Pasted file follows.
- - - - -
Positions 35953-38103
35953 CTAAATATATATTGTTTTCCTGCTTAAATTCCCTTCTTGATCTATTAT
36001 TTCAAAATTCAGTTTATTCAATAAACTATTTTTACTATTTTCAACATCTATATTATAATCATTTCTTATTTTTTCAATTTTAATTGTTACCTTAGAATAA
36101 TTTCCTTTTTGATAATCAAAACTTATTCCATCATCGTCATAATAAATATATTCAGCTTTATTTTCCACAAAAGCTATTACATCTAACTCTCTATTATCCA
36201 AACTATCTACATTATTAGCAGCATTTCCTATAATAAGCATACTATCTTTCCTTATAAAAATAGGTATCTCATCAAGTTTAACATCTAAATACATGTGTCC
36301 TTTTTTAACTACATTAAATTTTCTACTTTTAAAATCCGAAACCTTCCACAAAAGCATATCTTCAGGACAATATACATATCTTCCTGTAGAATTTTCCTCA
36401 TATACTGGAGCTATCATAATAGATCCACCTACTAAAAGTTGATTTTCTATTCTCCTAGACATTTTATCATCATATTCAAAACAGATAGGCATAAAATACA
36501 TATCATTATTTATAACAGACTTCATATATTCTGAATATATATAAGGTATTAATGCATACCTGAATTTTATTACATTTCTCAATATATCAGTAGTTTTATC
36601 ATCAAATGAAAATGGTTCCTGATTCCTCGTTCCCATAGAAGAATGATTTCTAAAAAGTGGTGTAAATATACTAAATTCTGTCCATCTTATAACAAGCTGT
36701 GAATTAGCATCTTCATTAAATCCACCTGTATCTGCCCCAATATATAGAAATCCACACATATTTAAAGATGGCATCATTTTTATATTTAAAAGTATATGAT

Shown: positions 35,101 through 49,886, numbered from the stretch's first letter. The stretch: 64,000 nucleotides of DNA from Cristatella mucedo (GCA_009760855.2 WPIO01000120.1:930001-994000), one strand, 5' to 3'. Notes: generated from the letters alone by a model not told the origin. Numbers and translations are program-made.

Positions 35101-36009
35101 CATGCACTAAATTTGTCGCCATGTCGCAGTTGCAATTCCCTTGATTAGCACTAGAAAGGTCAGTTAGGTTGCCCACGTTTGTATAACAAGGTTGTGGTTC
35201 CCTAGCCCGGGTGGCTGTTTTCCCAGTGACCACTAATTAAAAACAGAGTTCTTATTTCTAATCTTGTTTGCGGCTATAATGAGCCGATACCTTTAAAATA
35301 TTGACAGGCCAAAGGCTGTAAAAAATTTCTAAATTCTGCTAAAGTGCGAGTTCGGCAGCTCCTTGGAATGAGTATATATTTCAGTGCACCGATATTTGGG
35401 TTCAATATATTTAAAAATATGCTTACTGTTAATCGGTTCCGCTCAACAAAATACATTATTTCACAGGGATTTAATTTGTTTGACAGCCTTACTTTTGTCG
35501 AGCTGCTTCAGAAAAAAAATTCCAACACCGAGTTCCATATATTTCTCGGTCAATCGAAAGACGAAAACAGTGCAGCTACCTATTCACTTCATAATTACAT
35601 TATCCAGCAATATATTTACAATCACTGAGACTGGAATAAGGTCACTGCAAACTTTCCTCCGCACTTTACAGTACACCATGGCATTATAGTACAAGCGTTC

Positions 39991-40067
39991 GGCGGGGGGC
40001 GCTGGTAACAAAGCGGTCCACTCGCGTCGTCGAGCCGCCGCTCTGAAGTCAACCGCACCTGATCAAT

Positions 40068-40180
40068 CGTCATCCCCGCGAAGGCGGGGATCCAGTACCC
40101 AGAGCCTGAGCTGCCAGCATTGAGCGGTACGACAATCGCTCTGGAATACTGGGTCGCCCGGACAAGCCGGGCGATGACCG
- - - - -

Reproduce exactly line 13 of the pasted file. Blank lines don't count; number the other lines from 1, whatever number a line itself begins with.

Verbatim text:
35101 CATGCACTAAATTTGTCGCCATGTCGCAGTTGCAATTCCCTTGATTAGCACTAGAAAGGTCAGTTAGGTTGCCCACGTTTGTATAACAAGGTTGTGGTTC